How I Started a
Zero Waste Refill Store
Hi! Who are you and what business did you start?
Hi! My name is Steph Van de Pette and I am the founder of SO Sustainable. We are a zero waste refill store based in Watlington, Oxfordshire. We sell organic whole foods, natural cleaning, health & beauty products, sustainable lifestyle alternatives and gifts.
At the moment we operate from home, selling from what used to be known as our dining room! Prior to the COVID-19 outbreak, we had been undertaking monthly popup shops in a number of local village centres. Since then, we have had to adapt and operate differently.
What is your personal story and how did you come up with the idea?
By trade, I am a Chartered Environmentalist. For the past 10 years, I have worked for large construction companies and in consultancy, advising and managing the environmental impact of various sized projects. Our impact on the natural world has always concerned me, and I have long felt that modern lifestyles have become too far removed, in some cases, from the natural rhythm of things.
Whilst on maternity leave, I joined my local parish council as a volunteer (something I’ve always been keen about). This led me to become deeply involved with the local community. I feel in love with our thriving independent high street. I also joined our local business association committee as the parish council representative.
I came up with the idea for SO Sustainable after I’d made an offhand comment to a friend. She runs another fab local business supplying exquisite lighting solutions, Bella Luce. I said “I’d love to have a shop on the High Street, but I have nothing to sell. If only I could sell saving the planet!”
Watlington is a very small town in rural South Oxfordshire. We are very lucky to have a thriving independent high street with lots of lovely shops. However, until recently, none of them had sustainability at their forefront.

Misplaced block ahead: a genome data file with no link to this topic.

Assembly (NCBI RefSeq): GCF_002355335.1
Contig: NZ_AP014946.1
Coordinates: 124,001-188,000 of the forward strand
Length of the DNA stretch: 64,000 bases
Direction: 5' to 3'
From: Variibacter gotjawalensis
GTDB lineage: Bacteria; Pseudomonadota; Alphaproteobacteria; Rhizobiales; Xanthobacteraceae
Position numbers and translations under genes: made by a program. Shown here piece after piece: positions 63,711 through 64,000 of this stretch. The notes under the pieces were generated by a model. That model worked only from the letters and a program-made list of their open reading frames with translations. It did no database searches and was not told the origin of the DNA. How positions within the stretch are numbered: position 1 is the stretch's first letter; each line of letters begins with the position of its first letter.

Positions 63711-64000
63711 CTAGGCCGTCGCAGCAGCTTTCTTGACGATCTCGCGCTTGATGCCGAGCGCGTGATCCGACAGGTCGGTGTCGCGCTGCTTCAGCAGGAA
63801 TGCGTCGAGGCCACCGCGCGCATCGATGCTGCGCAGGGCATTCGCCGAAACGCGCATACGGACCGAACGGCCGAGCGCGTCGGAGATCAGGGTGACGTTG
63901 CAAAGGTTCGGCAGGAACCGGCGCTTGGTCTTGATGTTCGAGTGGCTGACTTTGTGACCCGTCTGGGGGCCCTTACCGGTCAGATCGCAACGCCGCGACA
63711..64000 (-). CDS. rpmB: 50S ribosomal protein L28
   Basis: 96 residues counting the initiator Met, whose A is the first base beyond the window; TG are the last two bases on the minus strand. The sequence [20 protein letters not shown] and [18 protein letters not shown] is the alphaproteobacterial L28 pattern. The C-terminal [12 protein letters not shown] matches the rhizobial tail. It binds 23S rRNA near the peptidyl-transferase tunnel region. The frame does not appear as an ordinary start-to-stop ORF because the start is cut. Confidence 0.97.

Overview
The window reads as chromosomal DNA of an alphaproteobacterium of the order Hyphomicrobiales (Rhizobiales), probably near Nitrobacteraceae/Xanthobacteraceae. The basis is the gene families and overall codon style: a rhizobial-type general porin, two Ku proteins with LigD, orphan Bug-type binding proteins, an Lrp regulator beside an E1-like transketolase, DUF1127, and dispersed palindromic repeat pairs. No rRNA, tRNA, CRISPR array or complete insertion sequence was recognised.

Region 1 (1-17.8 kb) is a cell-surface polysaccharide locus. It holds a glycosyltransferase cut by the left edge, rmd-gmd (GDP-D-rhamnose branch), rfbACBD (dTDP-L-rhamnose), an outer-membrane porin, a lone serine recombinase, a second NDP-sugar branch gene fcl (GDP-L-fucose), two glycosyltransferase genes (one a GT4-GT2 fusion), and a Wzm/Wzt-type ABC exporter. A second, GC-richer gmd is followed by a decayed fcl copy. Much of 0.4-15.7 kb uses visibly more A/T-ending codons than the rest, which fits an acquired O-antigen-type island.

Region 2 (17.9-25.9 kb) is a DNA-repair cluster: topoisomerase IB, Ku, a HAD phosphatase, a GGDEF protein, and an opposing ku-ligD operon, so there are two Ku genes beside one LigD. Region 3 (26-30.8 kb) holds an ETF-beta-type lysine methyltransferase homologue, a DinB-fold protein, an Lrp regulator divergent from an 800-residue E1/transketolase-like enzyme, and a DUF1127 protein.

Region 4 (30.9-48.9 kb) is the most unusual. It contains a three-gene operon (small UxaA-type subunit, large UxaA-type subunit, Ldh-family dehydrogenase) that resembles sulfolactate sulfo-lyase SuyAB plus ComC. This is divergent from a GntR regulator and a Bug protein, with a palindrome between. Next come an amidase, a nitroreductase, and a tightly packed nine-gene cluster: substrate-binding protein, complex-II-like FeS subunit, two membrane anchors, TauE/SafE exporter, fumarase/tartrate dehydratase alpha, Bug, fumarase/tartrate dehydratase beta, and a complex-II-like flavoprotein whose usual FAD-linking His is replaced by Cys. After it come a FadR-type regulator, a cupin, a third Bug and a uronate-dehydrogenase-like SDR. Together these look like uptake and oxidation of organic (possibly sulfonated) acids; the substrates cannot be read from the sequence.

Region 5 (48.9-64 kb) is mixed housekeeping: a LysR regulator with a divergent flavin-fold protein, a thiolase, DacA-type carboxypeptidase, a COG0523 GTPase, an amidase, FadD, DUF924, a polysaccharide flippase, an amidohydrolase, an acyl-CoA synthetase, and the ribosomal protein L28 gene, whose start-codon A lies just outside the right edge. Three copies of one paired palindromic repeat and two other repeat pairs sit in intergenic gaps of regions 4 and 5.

I set up SO Sustainable in May 2019 and shortly afterwards, I was involved with the creation of Watlington Climate Action Group which has made huge strides towards making Watlington more sustainable. We recently awarded the Surfers Against Sewage Plastic Free Champion award to a number of local businesses (including SO Sustainable).
Our geography has helped us succeed. You have to drive at least 10 miles to the nearest supermarket, and people are already very used to Saturday morning shopping at a slower pace on the High Street. They like to visit the butcher, the baker… the candlestick maker… our fabulous local deli etc. Providing a minimal or packaging-free solution for the rest of their shop means that our 3,000 residents have very little cause to leave our wonderful town. This has proved to be very fortuitous under the current circumstances!
What challenges did you face when creating your product/service?
Space! We currently only operate out of our house. We stock a huge range of products and in order to ensure we are as plastic-free as possible, we buy in the largest quantities we can. This means our shop (formerly our dining room) is packed full of products as is our spare room. I can’t wait to move into proper retail premises so we can have some space back! Of course, the commute from the sofa to the shop currently has its advantages!
Who is your target market?
I always find this a tough one because, of course, everyone needs food and we want everyone to shop in a more sustainable way. That said, our typical customer is 30 – 50 years old, female, with children, who live within 5-10 miles of Watlington.
The majority of the food we stock is organic, so we appeal predominantly to those who can afford to pay a little more. We do, however, try to keep our prices as affordable as possible. Just so that everyone can access the benefits of wholesome, organic foods. We also advocate the benefits of switching to reusable rather than disposable products. The additional upfront cost is almost always going to save you money in the long run. It is also better for the environment.
How do you market your business and which approaches have been the most successful?